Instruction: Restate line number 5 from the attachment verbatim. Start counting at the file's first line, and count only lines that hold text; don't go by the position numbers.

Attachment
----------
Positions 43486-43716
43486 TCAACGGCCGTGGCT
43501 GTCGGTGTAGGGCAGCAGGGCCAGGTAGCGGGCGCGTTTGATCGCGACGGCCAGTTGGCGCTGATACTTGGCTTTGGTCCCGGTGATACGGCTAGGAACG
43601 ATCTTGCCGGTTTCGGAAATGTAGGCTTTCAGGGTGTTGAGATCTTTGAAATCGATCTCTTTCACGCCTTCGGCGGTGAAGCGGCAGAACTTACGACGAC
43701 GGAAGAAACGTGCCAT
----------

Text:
43701 GGAAGAAACGTGCCAT